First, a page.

There was a time in my life when most things scared me.
Dentists. Cars. Weather. The dark. Ghosts.
I would go to sleep each night and pray to whatever gods or spirits might be listening, asking them to protect me until I woke up. At that point, I imagined, I would be alert enough to start worrying again, giving me some kind of will-powered protection against the supposed threats I spent a great deal of my time fixated on.
It’s possible to get over fears, though there are still things that put me on edge. I’m still afraid of things like failure and death and being mutilated by wild animals or malfunctioning heavy machinery. But one of the more significant evolutions I’ve undergone in the past decade is that I’m no longer afraid of fear. Or to put it another way: simply being afraid of something does not deter me from doing it.
In fact, I’ve found a lot of value in pursuing the things that initially scare me. This serves the double-purpose of reiterating to myself that fear can be a silly reflex, not an absolute judgement of how dangerous something is, while also allowing me to destroy potential experiential ceilings before they have the chance to form.
The latent benefit of chasing down your fears and proving them harmless is that you expose yourself to people and places and experiences you wouldn’t otherwise have reason to seek out. This makes you a more well-rounded person, and allows you to see the world from many different angles.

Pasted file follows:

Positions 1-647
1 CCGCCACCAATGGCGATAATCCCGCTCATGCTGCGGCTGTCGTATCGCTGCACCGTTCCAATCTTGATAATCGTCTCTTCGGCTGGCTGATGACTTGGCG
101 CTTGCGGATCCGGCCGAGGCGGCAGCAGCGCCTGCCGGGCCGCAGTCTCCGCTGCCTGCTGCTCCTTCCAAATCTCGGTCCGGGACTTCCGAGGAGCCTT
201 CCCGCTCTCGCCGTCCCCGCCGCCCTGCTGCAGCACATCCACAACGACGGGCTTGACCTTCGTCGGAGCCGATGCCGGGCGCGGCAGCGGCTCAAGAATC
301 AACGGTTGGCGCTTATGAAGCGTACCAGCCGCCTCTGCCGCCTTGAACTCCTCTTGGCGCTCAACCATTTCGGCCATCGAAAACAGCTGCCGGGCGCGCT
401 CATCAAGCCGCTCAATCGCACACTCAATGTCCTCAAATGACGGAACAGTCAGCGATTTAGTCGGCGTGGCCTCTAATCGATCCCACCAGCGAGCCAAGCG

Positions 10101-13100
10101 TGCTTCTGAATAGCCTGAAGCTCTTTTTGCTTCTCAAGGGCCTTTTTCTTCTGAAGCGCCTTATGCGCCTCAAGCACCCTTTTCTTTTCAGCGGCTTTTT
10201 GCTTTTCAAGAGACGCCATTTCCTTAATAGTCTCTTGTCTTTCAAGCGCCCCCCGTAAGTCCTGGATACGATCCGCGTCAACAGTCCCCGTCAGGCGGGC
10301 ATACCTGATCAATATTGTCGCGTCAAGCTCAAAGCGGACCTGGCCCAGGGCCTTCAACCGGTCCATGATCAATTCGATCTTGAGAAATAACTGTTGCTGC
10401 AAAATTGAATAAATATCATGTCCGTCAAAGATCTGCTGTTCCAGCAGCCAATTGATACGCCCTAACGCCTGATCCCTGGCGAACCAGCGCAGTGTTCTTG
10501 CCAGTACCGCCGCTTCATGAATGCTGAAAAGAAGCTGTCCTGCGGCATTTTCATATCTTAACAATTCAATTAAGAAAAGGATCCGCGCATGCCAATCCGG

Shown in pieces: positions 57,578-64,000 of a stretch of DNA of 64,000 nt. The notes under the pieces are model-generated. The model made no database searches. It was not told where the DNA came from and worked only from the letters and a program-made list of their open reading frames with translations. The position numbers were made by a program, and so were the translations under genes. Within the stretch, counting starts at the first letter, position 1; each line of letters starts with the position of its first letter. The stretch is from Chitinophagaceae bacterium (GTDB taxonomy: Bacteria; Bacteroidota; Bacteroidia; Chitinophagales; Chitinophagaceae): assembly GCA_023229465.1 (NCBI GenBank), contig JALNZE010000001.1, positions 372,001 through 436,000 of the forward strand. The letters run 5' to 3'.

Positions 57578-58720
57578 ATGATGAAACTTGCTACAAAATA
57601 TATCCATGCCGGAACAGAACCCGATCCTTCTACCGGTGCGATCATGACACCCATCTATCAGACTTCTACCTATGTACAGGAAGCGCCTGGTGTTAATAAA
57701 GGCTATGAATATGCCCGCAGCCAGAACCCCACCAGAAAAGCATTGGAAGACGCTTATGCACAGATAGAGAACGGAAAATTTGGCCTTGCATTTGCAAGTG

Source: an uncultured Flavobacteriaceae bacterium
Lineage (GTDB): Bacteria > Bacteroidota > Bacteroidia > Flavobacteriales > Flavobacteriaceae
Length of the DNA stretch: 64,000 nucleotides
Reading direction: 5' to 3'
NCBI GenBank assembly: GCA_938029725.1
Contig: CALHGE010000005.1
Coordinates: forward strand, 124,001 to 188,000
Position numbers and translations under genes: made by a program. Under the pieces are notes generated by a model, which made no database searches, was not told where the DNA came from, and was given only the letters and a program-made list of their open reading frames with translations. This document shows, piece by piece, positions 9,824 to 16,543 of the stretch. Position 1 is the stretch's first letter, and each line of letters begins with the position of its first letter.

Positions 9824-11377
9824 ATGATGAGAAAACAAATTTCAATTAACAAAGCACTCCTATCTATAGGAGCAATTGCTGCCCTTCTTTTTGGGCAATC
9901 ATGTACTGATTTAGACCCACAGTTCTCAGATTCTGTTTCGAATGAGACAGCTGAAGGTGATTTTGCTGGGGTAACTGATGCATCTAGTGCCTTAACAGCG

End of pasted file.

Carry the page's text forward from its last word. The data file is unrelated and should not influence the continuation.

I’m not saying you should ignore your instincts and jump into a pit of hungry lions. I am saying you should question your instincts and make sure a more primal part of your brain, shaped by genetics and your upbringing and biases, isn’t keeping you from living your life due to fears about what could go wrong.
Only by testing our limits can we know how far we’re able to go, and only by shoving fear out of the way are we able to see that it’s just a shadow making scary shapes on the wall, not an actual monster.
Update: April 4, 2017
I wrote this just as I had moved in with Josh and Ryan from in a house in Missoula, Montana. We’d just started a company called Asymmetrical Press, and wanted to work on it in person for a spell, before I headed back overseas. It was a blast, but I was mightily disconcerted by the idea of 1. housemates and 2. living in the US after a long while of only living elsewhere.